Yalburt Project Presents 2016 Survey Results at AIA Annual Meeting in Toronto

Archaeological Institute of America Annual Meeting in Toronto
SESSION 7H Bronze Age and Iron Age Anatolia 8:00 a.m.–11:00 a.m.  Sheraton Centre Toronto Hotel, Grand Ballroom Centre

Lake-places: Hittite imperial wetland projects and the local hydrology of Ilgın, Konya

Peri Johnson, University of Illinois Chicago, Ömür Harmanşah, University of Illinois Chicago, Ben Marsh, Bucknell University, and Müge Durusu-Tanrıöver, Bilkent University

To be presented by Peri Johnson.

Abstract

One of the most monumental second millennium earthwork projects in the Mediterranean world is the Köylütolu dam, which lies in the western borderlands of the Hittite Empire. A Hieroglyphic Luwian inscription found at the site in 1884 provisionally dates the monument to the time of Tudhaliya IV (1237-1209 BCE). The 750 m long and 18-20 m high earthen embankment at Köylütolu spans a local drainage beginning at an abundant spring, and has been investigated by the Yalburt Yaylası Archaeological Landscape Research Project since 2010. Fieldwork in 2015 demonstrated numerous problems with the design of the dam and earlier coring did not encounter any lake sediments. It is clear that the dam never held any water. Fieldwork in 2016 surveyed settlements in the undulating limestone lowlands around the dam, and found settlements at sites known as “gölyeri” (literally, “lake-place”). These are ubiquitous geological formations where north flowing groundwater emerges in depressions and creates localized wetlands. The Köylütolu embankment is built of the deep red and grey soils of the slopes and depressions themselves. This paper argues that the embankment, although designed as a dam to hold water as has long been assumed, was intended to create a lake-place. The Köylütolu depression is, however, a swallow hole and a lake-place never emerged nor did a settlement grow up around the depression. This paper situates the Köylütolu embankment within the context of a series of imperial projects in the borderlands of the Hittite Empire. Yalburt Project had previously documented another nearby project, the construction of a monumental fortress and lower walled settlement at Kale Tepesi 3.5 km northwest of the embankment. In the 2016 season, an associated settlement of the masons of the fortress was surveyed and the surface ceramics suggest a date a couple of centuries before the construction of the embankment. We thus suggest that the Köylütolu earthworks project must be understood in the light of long term investments facilitated by empire but imagined according to local hydrological phenomenon such as lake-places. The fraught relationship between the two produced a monument of much labor but no fruit.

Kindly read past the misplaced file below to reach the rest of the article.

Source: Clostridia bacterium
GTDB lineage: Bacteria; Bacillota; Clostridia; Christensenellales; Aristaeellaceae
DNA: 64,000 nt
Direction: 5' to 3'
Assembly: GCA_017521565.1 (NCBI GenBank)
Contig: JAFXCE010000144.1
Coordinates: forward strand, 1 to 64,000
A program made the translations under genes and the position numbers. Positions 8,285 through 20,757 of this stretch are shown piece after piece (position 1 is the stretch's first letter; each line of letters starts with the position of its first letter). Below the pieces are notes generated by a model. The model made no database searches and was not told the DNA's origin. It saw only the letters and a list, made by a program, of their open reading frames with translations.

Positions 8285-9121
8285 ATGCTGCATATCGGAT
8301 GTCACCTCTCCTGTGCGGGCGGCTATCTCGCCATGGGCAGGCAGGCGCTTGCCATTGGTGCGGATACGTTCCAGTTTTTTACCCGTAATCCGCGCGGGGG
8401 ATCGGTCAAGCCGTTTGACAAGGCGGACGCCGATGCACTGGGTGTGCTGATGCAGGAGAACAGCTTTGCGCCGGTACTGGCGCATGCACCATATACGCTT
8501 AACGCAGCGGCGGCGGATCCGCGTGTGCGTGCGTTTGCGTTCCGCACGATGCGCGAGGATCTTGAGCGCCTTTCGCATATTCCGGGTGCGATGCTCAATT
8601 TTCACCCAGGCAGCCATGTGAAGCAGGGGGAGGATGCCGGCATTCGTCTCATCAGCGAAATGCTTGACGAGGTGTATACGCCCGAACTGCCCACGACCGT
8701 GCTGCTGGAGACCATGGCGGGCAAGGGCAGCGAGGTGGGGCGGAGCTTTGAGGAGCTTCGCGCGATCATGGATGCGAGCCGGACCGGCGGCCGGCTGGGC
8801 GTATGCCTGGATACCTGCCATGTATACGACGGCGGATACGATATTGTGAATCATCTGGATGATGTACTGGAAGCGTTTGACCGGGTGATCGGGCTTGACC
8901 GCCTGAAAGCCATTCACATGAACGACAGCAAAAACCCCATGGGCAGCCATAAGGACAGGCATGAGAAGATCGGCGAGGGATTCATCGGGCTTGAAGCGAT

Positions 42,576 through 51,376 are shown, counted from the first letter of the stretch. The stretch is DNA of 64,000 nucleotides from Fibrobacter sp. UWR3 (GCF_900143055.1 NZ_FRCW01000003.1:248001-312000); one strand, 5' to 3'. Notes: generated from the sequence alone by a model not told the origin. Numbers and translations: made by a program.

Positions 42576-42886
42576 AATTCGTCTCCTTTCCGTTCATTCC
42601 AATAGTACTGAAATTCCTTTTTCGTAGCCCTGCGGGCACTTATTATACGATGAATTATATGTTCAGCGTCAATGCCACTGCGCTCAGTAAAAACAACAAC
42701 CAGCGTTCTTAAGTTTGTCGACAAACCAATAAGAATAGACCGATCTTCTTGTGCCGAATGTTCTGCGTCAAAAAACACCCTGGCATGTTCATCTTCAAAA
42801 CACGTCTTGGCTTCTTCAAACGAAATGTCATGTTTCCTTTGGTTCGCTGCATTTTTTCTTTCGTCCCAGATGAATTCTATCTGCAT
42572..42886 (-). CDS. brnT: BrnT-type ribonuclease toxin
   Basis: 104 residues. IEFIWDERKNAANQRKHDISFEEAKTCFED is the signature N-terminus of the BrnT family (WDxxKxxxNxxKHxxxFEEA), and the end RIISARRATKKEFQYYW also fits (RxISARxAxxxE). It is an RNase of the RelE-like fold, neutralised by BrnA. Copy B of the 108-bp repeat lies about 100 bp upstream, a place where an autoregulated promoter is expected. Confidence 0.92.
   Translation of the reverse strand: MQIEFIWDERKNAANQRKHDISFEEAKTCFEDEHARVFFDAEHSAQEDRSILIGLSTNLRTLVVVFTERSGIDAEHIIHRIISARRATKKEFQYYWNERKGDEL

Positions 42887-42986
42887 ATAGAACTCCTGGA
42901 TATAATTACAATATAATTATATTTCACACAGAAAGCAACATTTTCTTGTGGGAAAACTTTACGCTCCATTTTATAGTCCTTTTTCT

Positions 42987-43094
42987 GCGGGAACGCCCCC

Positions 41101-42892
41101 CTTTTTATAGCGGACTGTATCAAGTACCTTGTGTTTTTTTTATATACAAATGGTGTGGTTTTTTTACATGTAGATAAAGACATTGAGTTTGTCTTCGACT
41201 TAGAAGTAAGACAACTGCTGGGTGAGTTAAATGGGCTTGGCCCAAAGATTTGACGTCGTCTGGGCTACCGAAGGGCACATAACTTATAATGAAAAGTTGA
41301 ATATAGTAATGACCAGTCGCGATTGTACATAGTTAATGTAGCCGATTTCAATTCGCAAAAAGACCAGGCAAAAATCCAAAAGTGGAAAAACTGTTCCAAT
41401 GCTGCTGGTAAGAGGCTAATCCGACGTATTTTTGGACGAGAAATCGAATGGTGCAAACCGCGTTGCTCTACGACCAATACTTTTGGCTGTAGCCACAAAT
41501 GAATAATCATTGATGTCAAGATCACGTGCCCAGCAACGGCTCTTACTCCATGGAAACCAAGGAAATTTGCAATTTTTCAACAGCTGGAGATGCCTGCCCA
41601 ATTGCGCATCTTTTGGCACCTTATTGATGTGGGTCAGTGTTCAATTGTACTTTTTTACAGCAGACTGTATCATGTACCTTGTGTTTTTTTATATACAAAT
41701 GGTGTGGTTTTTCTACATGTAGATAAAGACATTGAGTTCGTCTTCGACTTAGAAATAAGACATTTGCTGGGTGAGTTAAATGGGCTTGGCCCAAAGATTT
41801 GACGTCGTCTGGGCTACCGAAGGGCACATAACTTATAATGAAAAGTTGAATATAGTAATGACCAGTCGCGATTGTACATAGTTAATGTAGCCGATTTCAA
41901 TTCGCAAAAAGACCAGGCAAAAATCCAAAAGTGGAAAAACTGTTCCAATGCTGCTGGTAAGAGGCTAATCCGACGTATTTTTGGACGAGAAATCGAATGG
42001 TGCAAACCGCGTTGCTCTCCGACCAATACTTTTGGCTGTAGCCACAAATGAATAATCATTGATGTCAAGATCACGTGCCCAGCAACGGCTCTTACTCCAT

The “Gölyeri” (Lake-place) phenomenon (Facebook post 23 July 2016)

Yalburt Yaylası Archaeological Landscape Research Project’s 2016 Season continues with the discovery of new archaeological sites in the field. The project team is working on the karst landscapes around the great Hittite dam, known in scholarly literature as Köylütolu Yayla dam with its Hieroglyphic Luwian Inscription. The dam is also known among the locals as Büyük Büvet. This is dated to the time of Tudhaliya IV (13th century BCE). Last year, Yalburt team documented a second and minor dam known as Küçük Büvet in the vicinity of the big dam. So the project is aiming to understand the great ambition of this agricultural investment by surveying sites in the close vicinity of the dam. The engaging research question is the relationship of ancient settlements with the fascinating karst depression-springs or resurgences in this landscape known as the “Gölyeri” (Lake-place) phenomenon. Some exciting places are revealing new stories of this watery agricultural landscape. (Most) Photographs by Dilcan Acer.

Start of the day at Küllük Mevkii, Karaköy Village, Ilgın. 23 July 2016

Start of the day at Küllük Mevkii, Karaköy Village, Ilgın. 23 July 2016

End of Field Season at Yalburt (August 8, 2016 Facebook Post)

We just walked and looked at the ground for a whole month! Have you ever looked at the ground for a whole month? We saw rocks, we saw plants, we saw dung beetles, found snake skins, we found Chalcolithic sherds, beautiful plants in the yaylas, learned to give space to turtles, challenged goats, we said hello to shepherds, we saw more sherds, sometimes it rained, we walked and looked at the ground, pokies poked our feet, Hittites, we saw little people, we saw large mountains, dipped our feet into the waters of a lake, ate black mulberries until our hands were bright red. The makers of this survey are those beautiful people in the last phtograph. Your gentle shadows are on the hillside!

Yalburt Team finishing up field season at Gelinugru site in the Bulasan valley.

Yalburt Team finishing up field season at Gelinugru site in the Bulasan valley.